Texas Motorcycle Helmet Law
There is no debate that helmets save lives, especially among motorcyclists. Bikers are generally comfortable with a certain level of risk, and there is a pervading belief among bikers that it’s a matter of when, not if, a rider will be thrown from their bike. There are numerous risks that motorcyclists incur while on the road that other drivers don’t have to contend with. Motorcycles are less stable, harder to see, and offer little protection in the event of a crash. From a safety standpoint, then, it makes sense that bikers would protect themselves with a helmet. But from a legal standpoint, do you have to wear a motorcycle helmet in Texas? The answer: Yes, it’s the law.
Helmets are Life Savers
According to the National Highway Traffic Safety Administration, or NHTSA, helmets are approximately 37% effective at protecting against biker and rider fatalities. In other words, for every 100 motorcyclists not wearing a helmet who are killed in an accident, 37 would have survived if they had been wearing a helmet. And also according to the NHTSA, helmets reduce the rate of brain injuries by about 67%, significantly improving crash outcomes for the cyclist.
An in-depth study regarding motorcycle safety was published in 1981, titled Motorcycle Accident Cause Factors and Identification of Countermeasures Volume 1: Technical Report. Given the study’s primary author, H.H. Hurt, its subject matter has been referred to as the “Hurt Report.”. The Hurt Report is still considered a primary safety resource, and confirms the importance of wearing a helmet while on the road.
The Hurt Report studied thousands of helmets that had been involved in an accident, and noted where they had sustained the most damage. What the researchers found was that 30% of all head impacts occur from the chin to the forehead. Obviously, striking pavement at high speeds is bad enough, but when it’s the face or forehead hitting the ground at high speeds, the resulting injuries can be catastrophic.
Most motorcyclists, though, don’t need to be convinced that a helmet is a critical piece of protective wear. What is less clear, though, is what Texas laws have to say about helmets.
Texas Motorcycle Helmet Law Specifics
Helmet laws have generally changed in response to trends in motorcycle deaths, either positively or negatively, across the entire nation. It’s also true of Texas, which has altered the laws on the books a few times in the past 40 years.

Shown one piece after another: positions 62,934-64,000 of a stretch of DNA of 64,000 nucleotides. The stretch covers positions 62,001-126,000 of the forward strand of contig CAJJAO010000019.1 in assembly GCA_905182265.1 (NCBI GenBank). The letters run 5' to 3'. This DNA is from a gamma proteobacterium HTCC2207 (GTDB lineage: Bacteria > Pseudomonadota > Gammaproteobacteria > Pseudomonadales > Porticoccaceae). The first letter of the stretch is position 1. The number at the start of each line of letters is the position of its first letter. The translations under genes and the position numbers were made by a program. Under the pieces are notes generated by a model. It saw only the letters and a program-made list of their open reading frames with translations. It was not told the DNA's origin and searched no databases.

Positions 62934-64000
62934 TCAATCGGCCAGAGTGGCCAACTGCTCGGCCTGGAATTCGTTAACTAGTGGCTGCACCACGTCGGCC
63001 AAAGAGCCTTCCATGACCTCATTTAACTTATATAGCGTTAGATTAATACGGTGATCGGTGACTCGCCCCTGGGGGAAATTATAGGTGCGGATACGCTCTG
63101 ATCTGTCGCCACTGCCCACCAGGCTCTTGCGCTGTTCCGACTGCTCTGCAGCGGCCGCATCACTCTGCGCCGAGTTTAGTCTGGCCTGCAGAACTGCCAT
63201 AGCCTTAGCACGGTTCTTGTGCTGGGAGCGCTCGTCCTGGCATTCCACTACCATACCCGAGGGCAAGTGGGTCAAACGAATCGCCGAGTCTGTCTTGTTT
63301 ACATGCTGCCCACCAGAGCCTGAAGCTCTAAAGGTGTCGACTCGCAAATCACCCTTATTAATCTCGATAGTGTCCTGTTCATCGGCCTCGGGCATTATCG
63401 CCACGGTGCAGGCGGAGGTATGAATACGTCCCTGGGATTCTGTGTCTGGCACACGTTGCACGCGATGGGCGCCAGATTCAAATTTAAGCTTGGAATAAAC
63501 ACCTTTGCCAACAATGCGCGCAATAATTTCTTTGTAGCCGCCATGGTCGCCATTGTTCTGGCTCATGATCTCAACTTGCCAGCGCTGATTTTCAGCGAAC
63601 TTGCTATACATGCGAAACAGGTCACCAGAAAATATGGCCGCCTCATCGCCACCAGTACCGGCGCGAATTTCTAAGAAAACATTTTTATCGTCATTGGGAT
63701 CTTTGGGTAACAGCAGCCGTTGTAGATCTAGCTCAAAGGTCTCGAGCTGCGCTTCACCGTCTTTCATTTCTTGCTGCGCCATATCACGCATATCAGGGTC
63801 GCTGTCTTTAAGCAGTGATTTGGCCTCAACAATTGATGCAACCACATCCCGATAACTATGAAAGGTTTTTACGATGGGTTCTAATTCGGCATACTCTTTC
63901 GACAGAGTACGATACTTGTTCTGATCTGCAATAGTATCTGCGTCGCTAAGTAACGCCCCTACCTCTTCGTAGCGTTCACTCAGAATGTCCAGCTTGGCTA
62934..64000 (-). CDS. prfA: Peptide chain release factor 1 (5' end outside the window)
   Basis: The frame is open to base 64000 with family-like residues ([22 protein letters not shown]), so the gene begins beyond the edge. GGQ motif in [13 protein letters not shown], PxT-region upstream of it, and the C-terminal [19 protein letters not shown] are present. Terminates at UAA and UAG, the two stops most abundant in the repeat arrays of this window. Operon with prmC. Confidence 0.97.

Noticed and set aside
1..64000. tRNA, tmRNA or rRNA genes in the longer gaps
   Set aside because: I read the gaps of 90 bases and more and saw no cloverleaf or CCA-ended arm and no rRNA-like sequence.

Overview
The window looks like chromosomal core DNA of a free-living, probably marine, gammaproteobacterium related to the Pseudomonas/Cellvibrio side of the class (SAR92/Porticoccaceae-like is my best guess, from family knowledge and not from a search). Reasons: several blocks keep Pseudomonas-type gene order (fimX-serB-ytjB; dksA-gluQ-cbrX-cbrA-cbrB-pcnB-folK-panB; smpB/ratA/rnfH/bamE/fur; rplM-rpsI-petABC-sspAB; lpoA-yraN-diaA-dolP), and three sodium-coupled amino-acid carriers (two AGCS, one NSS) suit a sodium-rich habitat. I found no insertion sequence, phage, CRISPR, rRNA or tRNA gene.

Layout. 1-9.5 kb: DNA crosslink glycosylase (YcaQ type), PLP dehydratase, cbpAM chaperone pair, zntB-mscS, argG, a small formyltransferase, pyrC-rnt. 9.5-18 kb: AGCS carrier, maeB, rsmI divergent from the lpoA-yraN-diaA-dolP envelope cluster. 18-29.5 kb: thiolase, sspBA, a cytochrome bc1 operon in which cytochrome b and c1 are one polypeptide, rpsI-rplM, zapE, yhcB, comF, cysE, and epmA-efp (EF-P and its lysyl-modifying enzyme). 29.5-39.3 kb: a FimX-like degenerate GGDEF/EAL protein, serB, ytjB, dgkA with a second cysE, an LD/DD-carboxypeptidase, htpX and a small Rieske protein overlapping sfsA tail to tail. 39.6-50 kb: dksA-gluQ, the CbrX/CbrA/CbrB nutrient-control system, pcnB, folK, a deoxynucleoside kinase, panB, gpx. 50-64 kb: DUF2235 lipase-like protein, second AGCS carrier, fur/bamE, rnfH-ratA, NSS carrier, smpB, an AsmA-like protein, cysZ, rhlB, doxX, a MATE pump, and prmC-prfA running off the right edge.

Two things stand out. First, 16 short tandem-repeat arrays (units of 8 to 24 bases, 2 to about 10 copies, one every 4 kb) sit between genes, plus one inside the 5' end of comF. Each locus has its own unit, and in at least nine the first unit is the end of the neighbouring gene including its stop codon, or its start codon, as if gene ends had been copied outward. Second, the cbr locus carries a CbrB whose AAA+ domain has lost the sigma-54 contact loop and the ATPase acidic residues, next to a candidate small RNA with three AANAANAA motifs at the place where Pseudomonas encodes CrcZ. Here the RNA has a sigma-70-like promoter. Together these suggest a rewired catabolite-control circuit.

Before going into Texas motorcycle helmet law, though, it’s helpful to know what motorcycle fatality trends have looked like across the state. In the late 70s to the mid-80s, more than 4,000 motorcyclists were killed every year, a number that was, and still is, considered tragically high. This number, probably at least in part due to new legislation, dropped quickly from the mid-80s all the way to the year 2000, when it began spiking again. This latest rise in motorcycle fatalities has plateaued, but it shows no sign of returning to 90s levels.
That high, low, high trend has mirrored the state of Texas helmet laws to an extent, which shouldn’t be a surprise. When the law is tougher, more people wear their helmets, and when the law is more relaxed, fewer people wear them.
But as for the law itself, this is how it has evolved with time:
- On January 1, 1968, Texas began enforcing its first universal helmet law. Like the term suggests, the law required all cyclists, regardless of age and experience level, to wear a helmet at all times while biking. This universal law also covered riders.
- On August 29, 1977, Texas reworked the universal law so that only cyclists 17 and under were required to wear a helmet.
- On September 1, 1989, Texas reinstated its universal law to cover all cyclists.
- On September 1, 1997, Texas again reworked its universal law, so that any driver over 21 could be exempt from wearing a helmet if they maintained $10,000 worth of medical insurance or if they completed a motorcycle education course. If a cyclist was qualified for helmet exemption through either means, they were required to wear a sticker that could be easily identified by police.